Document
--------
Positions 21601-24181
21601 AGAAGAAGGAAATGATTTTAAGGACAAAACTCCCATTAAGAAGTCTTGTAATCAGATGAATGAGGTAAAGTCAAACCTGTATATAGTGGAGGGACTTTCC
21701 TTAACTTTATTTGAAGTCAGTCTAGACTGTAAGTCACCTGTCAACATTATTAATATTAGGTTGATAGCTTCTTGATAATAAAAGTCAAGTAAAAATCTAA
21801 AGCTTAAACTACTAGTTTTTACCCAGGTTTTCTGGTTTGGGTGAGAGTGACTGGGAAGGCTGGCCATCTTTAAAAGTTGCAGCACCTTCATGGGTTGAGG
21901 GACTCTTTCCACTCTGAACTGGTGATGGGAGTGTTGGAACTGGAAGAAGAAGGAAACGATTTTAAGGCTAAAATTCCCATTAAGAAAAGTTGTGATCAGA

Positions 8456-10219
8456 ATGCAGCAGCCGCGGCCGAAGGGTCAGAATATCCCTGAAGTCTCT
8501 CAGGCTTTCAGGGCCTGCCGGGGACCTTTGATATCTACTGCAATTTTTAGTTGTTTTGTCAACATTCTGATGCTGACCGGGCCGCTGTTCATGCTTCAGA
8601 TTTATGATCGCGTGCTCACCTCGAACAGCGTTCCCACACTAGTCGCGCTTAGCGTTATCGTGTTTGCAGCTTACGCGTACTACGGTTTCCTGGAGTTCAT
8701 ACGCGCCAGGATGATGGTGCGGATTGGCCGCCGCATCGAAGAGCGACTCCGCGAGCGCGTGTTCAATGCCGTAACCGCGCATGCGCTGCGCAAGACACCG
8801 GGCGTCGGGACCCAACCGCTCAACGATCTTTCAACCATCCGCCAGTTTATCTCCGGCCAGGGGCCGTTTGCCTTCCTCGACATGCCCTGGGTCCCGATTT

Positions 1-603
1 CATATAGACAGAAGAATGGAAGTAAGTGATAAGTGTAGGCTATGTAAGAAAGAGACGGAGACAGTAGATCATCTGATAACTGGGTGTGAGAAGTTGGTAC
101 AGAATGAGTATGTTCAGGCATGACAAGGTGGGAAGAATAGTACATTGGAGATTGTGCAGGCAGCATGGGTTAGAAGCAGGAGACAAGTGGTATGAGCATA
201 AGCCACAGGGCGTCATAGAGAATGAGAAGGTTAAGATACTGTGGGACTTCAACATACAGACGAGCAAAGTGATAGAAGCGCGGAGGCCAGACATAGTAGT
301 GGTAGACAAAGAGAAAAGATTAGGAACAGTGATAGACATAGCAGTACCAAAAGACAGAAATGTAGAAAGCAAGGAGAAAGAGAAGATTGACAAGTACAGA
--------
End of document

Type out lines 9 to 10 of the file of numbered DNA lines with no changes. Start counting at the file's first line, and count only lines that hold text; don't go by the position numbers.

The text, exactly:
8601 TTTATGATCGCGTGCTCACCTCGAACAGCGTTCCCACACTAGTCGCGCTTAGCGTTATCGTGTTTGCAGCTTACGCGTACTACGGTTTCCTGGAGTTCAT
8701 ACGCGCCAGGATGATGGTGCGGATTGGCCGCCGCATCGAAGAGCGACTCCGCGAGCGCGTGTTCAATGCCGTAACCGCGCATGCGCTGCGCAAGACACCG